So every time you convert to DNG you’ve been checking the option to include Fast Load Data. Anything you can do to speed up “walking images” (moving from one image to the next in the Develop module) should help, right?
[This article was originally posted in April of 2015. As of January 2019, this advice still holds true. For example, I have an Nvidia GTX 1070 video card. While editing hundreds of images in Develop module over nearly 1.5 hours, I could not get the GPU usage to go much higher than 10%. If you’re building a computer, and you’re wondering if you should spend big bucks on your video card for Lightroom, as of this update, my advice is still “no.” (If you’re a gamer, spend the money, but understand it’s not LR that will benefit from it.) It’s conceivable that Adobe adds some feature in the future that will really leverage a big GPU, but at this stage it’s a gamble to spend big money on the hope that this happens.]
The work Lightroom is doing just isn’t that hard. Any relatively recent solution will work great. There is no difference between using Lightroom with GPU acceleration on my desktop which has a monstrous discrete nVidia gaming card, versus using it on my Late 2013 Retina Macbook Pro, which only has integrated Intel Iris graphics.
While the Intel Iris graphics is remarkable considering it’s an integrated solution, it’s still light years from the power provided by my big gaming card (benchmark comparisons show my nVidia card outpowers my Intel Iris graphics by anywhere from 10x to 50x.) And in spite of that, in Lightroom, both provide identical user experiences.
This is not a comment like “one is faster, but not by much.” This is a definite, “there’s no difference, don’t waste your money.” Continue reading Do I Need A Powerful Video Card for Lightroom Classic CC?
I put in an order for some new CF cards the other day, and while running them through their quality test I noticed something interesting. While otherwise rated the same, performance between the 32GB and 64GB 400x Transcend CF cards is not identical.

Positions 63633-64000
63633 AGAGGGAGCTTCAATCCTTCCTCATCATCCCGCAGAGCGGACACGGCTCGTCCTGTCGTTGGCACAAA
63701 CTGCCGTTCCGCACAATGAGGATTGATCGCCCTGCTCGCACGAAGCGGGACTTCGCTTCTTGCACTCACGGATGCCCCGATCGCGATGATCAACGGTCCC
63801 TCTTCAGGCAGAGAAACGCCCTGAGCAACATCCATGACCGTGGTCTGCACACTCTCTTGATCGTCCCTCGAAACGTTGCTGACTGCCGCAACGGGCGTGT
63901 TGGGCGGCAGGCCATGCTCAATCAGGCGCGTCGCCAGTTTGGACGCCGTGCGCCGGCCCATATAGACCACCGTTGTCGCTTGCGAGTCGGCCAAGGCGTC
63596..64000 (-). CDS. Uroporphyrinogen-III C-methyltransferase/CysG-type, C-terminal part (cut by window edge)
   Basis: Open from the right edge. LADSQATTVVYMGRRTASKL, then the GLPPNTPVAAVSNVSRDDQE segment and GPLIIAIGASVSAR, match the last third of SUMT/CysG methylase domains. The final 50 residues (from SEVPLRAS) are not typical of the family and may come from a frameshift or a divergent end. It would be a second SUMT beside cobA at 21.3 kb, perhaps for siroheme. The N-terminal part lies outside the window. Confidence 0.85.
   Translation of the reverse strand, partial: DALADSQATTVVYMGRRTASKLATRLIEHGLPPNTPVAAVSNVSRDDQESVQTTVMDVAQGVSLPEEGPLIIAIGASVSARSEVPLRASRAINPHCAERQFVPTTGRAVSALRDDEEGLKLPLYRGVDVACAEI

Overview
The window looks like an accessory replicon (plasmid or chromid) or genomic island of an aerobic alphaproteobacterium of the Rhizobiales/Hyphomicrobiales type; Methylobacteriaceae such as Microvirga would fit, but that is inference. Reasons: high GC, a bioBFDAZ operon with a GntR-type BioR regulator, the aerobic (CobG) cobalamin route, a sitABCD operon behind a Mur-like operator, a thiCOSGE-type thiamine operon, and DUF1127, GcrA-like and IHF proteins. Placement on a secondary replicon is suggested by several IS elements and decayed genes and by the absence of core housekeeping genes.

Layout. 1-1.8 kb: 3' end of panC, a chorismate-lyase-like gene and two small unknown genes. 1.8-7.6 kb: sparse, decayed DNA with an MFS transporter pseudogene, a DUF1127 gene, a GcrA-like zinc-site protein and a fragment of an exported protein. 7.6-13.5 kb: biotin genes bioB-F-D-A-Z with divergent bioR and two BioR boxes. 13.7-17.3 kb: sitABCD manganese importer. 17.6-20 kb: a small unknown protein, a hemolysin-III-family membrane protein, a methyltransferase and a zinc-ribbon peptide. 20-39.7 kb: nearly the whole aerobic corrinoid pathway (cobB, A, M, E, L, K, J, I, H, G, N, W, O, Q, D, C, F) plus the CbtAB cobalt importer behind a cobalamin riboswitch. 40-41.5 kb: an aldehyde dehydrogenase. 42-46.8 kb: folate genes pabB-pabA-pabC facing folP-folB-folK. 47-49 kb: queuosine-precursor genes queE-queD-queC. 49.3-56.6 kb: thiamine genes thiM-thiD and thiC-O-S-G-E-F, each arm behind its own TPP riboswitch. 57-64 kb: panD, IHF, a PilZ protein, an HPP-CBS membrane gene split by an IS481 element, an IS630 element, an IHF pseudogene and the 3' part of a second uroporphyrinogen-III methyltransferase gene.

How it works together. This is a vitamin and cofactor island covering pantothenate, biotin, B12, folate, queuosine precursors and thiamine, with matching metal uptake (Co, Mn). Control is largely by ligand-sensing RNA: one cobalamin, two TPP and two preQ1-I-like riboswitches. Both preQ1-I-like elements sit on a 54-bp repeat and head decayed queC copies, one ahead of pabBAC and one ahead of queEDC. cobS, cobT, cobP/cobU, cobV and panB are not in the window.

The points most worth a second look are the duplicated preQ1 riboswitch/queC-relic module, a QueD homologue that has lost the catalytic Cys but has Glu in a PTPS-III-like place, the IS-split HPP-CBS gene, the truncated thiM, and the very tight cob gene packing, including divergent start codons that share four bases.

At the request of a fellow photographer, I’ve added a metric for mRAW on the CF card, and sRAW on the SD card. To see the new chart, take a look at the updated original post.
SD cards and CF cards. They all have performance limits. Thankfully there seems to be a trend toward actual MBps (megabyte per second) ratings, but a lot of older and some newer memory cards use the X (ex or by) rating to indicate speed.
But 266x What?
266 * 150KBps = 39900KBps / 10 = 39.9MBps (rounded to 40 by most manufacturers) means you have a 40 megabyte per second memory card.
WTF? Why 150KBps??
CDs were born for music. Your music CD player reads data off the disc at the rate of 150KBps (at least, it did before you put it out in the garage to gather dust.) The very first CD drives in computers also read discs at this same rate. When advancements started producing higher performance, that performance was indicated by manufacturers as some multiple of the base speed of 150KBps. A 2x CD drive (yeah, I actually had one) was a blazing-fast 300KBps device. The ex or by moniker was born. A 40x CD drive therefore had a peak speed of 6000KBps, or 6MBps. (Don’t laugh – we thought they were awesome.)
Most memory cards indicate the speed at which they can read data. With few exceptions, cards can be read-from faster than they can be written-to. The read speed and write speed are asynchronous (not the same.) Sometimes this difference is significant, so do your homework if the write performance is important.
133x = 20MB/s
400x = 60MB/s
600x = 90MB/s